After nearly a quarter of a century since the fall of the wall, Berlin has become the uncontested centre of the continent in both political and economic terms. Only in military aspects is the reunited powerhouse of Europe curbing its expansionist instincts or zeal (yet with Washington’s benign consent it is now flexing its military muscles in Afghanistan and on the Syrian –Turkish border in quest of a much wider geo-political Lebensraum.
Germany today effectively runs the European Union. Its strength is daunting to some EU states like Greece, which is almost under an occupation like puppet regime, and very worrisome to former foes now close strategic allies in the U.K. and France.
France looks warily at Berlin and London increasingly seeks to withdraw from Merkel’s EU, leaving Germany to make use of its free reign on the European playground, while advancing national interests on a continental scale.
This bad playhouse which led to an inordinate shift of influence to Berlin, began of course with reunification, and then continued with the introduction of the Euro. In reality, the Euro for all intents and purposes was a political not an economic project. It was devised by two statesmen who knew first hand the dangers of an unbounded Germany on the continent: François Mitterrand and Helmut Kohl. An unspoken ( officially speaking) and unsigned Franco German pact was implemented henceforth, as a means of curbing Germany’s hegemony. In return for German reunification, Berlin agreed to give up its national treasure the Deutsche Mark for the European common currency.
The project badly backfired. The ‘German Euro’ represented Berlin’s newfound dominance within the EU. When the financial global meltdown in the markets struck, Berlin seized this crisis to further strengthen its hand within the EU by further weakening less economically dynamic states. Berlin eroded the sovereignty of these states using the ‘Euro straightjacket’ as a tool for imposing austerity and hence hegemony over its clients.
The technocrats from Frankfurt’s ECB along with their enablers and handmaidens in Brussels ( the European Commission) and the IMF in Washington have since 2008 ruthlessly and brutality implemented an austerity programme throughout the Eurozone and beyond,which can only compared to the one Weimar Germany was subjected to during the inter war years.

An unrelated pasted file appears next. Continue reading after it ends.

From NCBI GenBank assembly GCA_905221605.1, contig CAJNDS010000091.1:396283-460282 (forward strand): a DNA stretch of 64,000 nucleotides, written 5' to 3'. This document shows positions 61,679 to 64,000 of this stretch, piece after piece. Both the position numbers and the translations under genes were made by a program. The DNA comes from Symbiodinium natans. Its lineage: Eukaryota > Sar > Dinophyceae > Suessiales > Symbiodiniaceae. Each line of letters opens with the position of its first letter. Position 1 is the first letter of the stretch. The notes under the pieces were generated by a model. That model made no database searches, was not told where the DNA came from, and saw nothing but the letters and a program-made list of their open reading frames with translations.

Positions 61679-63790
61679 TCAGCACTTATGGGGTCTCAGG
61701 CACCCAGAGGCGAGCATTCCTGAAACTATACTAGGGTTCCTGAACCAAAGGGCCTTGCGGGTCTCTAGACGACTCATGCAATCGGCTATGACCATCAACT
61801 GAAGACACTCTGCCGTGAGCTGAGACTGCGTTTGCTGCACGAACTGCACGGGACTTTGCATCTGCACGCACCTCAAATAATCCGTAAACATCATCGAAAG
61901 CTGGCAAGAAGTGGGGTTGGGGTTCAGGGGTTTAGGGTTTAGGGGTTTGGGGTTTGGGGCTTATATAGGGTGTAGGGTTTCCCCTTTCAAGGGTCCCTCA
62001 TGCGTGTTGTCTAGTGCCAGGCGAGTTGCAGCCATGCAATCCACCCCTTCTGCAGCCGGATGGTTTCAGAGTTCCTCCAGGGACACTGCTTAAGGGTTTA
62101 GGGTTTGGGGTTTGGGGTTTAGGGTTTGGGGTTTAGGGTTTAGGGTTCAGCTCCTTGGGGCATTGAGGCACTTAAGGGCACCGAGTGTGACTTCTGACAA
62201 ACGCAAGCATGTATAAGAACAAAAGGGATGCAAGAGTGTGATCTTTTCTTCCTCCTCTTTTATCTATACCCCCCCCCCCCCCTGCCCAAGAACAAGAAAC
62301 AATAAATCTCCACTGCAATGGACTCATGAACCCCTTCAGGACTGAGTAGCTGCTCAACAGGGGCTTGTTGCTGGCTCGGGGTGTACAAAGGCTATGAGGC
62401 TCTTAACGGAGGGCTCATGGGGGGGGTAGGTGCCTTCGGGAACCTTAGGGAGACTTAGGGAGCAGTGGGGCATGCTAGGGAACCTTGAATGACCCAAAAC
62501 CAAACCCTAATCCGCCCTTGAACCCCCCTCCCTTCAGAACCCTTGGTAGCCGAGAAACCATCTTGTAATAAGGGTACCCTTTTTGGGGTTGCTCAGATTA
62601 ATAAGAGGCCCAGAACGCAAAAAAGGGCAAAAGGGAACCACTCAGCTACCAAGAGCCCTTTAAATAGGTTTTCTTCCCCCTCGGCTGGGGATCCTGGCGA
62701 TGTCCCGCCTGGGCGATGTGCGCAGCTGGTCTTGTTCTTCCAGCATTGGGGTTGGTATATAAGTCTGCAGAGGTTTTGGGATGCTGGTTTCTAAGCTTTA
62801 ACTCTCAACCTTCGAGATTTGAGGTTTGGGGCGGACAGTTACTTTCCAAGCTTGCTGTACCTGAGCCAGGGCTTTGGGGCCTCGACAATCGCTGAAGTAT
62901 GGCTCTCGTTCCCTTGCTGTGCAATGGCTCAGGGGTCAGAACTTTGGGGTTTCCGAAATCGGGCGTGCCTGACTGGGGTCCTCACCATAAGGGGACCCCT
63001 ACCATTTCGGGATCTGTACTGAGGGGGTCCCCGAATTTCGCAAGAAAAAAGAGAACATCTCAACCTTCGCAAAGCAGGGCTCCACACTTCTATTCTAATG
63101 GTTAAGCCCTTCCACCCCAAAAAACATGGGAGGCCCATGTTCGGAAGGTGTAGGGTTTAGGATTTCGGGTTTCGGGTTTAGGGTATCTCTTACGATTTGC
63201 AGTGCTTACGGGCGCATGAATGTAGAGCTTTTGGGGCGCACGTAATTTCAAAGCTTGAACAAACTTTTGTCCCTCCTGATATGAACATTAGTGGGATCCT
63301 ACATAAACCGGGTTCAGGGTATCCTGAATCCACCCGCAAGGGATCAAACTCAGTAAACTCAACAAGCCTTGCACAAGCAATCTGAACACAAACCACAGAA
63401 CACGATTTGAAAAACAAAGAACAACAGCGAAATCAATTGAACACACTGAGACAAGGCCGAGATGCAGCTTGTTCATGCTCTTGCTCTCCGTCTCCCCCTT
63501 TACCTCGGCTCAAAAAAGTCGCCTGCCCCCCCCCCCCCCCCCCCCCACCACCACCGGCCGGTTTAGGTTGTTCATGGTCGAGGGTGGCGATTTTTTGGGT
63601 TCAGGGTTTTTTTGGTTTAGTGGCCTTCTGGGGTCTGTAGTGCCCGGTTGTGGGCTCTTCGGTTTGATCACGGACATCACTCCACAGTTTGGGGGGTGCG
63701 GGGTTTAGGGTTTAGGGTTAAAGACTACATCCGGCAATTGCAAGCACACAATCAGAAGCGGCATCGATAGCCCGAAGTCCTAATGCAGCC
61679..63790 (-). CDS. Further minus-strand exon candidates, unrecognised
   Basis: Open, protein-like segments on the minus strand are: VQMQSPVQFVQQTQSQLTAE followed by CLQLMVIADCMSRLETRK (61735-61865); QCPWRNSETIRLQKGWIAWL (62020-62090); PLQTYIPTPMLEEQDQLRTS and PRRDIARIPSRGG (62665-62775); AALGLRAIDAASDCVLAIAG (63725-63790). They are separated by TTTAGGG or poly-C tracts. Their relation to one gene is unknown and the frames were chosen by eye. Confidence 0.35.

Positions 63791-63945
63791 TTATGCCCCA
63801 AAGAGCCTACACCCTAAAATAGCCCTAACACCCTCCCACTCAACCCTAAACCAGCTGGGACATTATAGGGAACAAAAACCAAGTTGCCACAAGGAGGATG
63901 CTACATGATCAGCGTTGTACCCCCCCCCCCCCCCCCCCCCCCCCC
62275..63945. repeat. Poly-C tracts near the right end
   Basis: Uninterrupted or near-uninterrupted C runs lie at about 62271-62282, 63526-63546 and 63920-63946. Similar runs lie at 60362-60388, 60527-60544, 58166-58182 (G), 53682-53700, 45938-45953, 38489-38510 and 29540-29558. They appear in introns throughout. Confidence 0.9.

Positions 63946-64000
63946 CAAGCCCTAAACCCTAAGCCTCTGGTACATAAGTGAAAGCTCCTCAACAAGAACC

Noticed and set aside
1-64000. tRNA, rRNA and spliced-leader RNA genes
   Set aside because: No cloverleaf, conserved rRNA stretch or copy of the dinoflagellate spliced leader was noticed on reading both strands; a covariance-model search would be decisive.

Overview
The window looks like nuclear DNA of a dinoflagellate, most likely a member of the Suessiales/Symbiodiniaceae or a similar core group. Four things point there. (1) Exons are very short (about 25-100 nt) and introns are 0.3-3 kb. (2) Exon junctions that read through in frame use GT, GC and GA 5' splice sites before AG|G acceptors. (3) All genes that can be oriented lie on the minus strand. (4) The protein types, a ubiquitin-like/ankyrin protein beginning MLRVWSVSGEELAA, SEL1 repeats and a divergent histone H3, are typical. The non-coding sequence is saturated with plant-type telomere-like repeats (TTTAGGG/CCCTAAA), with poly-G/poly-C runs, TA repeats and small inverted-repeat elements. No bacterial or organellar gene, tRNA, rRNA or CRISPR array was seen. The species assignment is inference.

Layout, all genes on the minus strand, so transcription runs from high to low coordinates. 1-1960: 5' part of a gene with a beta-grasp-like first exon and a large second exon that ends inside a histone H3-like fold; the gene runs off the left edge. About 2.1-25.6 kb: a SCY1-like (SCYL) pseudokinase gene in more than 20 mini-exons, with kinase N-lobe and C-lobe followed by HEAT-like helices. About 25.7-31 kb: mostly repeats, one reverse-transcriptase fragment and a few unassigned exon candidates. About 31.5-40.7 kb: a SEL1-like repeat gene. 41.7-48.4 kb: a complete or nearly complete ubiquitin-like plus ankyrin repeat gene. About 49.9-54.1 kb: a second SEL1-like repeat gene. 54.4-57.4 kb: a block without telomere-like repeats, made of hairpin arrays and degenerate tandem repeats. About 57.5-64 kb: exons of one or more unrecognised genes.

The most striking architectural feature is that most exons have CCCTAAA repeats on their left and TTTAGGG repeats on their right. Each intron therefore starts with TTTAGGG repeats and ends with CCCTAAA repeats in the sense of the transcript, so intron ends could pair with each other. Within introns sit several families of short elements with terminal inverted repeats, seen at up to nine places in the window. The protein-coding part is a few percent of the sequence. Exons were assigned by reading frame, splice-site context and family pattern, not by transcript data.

We all know where this led.In the most acute case, the Greek economy is still reeling from “third world”like unemployment and anemic growth. Never the less, Berlin seems relentlessly to be enacting these harsh policies with an almost fiendish, if not perverse pleasure despite the growing unrest in the southern flank of the EU. The depravation on the Greek citizenry is nothing less than deplorable and horrific; bordering on the social pain only known to the impoverished Weimar Germans of yesteryear. Like the Germans of the 1920s, the Greeks have responded domestically to these austere measures (meant to repay its debt to foreign creditors,mostly German and French banks) by opting for extreme political choices as a way out of the blind alley. As Democracy is imperiled, what other choice do they have? Both the far right and far left have become palatable choices for Greek voters.
In retrospect, the overlords in Berlin do not seems to see or are unwilling to notice the parallels between the plight of the Greek government in 2013 and that ( street violence) of the post-world war one Weimar polity of 1923. Certainly the hyperinflation experienced by the wheel –barreling Germans back then, is not evident in today’s Greece. But still, the political instability and dramatic fall in living standards do bear a sinister and striking similarity to those very dark days from the long forgotten it seems, past. The politics of austerity have a historical resonance worth remembering.